The analysis is in stark contrast with data from Moody’s Investors Service, which gives Puerto Rico the third-worst credit rating and says its net tax supported debt per capita is the highest among U.S. states and 11 times greater than Virginia’s. Moody’s projects recovery rates from 35 percent to 80 percent on commonwealth bonds.

VENZ/PDVSA: The Mixed Martial Arts of Bond Trading

To be clear, trading VENZ is to normal bond investing what mixed-martial-ats is to thumb-wrestling. It’s a crazy, high-risk world where a good day in the WTI oil market, or a couple of anodyne bureaucratic announcements, are enough in to set off a mad bull-rush, with venny traders tripping over one another to snap up paper.

For the rest of us, it’s all gambling. I could only find this scene dubbed in French – lay down your bets, ladies and gentlemen,

Colombia: Concepcion, the no-cash town

Monday, August 10th, 2015

The Small Colombian Town That Stopped Using Cash

Concepcion is the first place in Colombia where the vast majority of transactions involve electronic banking via mobile phones, staying well ahead of even northern Europe.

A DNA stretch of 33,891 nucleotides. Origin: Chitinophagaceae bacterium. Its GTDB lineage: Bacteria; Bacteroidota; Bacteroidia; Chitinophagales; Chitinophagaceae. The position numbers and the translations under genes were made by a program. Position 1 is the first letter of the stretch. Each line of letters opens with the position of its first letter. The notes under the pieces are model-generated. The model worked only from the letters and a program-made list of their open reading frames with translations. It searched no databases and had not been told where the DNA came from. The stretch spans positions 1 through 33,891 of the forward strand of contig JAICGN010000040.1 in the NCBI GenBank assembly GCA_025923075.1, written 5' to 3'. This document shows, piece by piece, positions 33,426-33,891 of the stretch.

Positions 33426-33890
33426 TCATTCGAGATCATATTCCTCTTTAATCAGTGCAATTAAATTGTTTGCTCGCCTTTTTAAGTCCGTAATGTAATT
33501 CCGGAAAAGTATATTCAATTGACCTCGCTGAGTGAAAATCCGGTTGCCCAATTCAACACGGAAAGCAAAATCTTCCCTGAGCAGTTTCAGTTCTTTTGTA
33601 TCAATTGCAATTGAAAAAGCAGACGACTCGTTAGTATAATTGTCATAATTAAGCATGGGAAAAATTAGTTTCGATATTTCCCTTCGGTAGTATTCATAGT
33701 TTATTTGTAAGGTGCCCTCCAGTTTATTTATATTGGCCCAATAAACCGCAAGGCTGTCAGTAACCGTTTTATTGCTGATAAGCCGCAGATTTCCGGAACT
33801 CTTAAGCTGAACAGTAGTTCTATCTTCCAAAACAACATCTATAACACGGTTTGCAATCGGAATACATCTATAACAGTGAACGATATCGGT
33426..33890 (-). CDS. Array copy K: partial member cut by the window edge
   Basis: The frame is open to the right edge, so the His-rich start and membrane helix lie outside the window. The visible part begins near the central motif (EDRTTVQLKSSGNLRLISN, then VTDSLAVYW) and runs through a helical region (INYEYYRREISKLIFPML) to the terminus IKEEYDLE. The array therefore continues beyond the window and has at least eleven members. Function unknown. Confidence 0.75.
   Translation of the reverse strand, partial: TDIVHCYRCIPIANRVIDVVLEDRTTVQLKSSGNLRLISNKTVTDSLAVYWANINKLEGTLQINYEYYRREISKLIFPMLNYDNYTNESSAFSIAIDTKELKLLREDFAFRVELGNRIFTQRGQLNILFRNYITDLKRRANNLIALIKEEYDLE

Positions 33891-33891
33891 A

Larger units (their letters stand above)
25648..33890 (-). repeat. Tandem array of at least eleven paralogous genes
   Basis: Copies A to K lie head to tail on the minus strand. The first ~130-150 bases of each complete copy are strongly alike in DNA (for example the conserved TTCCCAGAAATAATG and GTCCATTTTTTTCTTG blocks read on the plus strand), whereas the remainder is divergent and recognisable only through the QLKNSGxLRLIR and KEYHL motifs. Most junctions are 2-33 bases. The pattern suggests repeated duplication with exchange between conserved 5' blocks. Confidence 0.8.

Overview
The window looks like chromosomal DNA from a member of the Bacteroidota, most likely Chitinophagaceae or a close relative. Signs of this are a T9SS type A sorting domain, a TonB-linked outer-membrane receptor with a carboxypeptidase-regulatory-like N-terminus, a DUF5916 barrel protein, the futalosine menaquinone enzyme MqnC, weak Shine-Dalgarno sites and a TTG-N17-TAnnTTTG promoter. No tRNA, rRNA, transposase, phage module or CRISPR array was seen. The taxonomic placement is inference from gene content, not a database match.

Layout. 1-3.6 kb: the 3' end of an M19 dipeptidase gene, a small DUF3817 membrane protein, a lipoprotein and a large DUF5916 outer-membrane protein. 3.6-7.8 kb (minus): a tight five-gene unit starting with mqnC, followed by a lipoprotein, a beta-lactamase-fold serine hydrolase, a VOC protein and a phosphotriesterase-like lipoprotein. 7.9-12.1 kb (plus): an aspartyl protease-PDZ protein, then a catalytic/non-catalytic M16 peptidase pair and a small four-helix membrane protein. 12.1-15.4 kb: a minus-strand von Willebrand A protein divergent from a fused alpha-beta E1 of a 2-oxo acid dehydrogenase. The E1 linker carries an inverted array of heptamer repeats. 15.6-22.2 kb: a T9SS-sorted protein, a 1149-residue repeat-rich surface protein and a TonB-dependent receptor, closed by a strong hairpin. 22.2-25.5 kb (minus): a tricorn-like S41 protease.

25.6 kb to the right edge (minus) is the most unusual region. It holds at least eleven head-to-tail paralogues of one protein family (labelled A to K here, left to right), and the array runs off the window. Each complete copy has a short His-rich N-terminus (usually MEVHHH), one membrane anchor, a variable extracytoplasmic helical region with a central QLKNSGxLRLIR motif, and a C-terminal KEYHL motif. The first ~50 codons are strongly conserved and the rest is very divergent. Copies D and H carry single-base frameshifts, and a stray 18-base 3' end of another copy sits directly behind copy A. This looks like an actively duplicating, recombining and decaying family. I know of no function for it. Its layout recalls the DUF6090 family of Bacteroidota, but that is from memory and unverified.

The mayor of Concepción has himself come to illustrate the comparative safety of this online system. “I went to the district of Rionegro to claim a significant sum of money from the town, and some thieves thought I had the money in the car,” he recalls. “But they couldn’t take any, as it was in the cell phone. They did take the phone, but the money stayed in the bank.”

The key word is, comparative safety.

Brazil: File this under “Lie down with dogs, wake up with fleas”

Thursday, August 6th, 2015

Inside Royal Bank of Canada’s Latin Misadventure

Dilemma surrounding RBC’s star Brazilian client highlights regulatory risks of potentially lucrative emerging markets (emphasis added)

As Royal Bank of Canada mounted an aggressive campaign to reel in business from Latin America’s growing class of superrich, a Miami-based banker made a big catch: Gilberto Miranda Batista, a former Brazilian senator with a $500 million fortune, three houses, four farms and a Rolls Royce.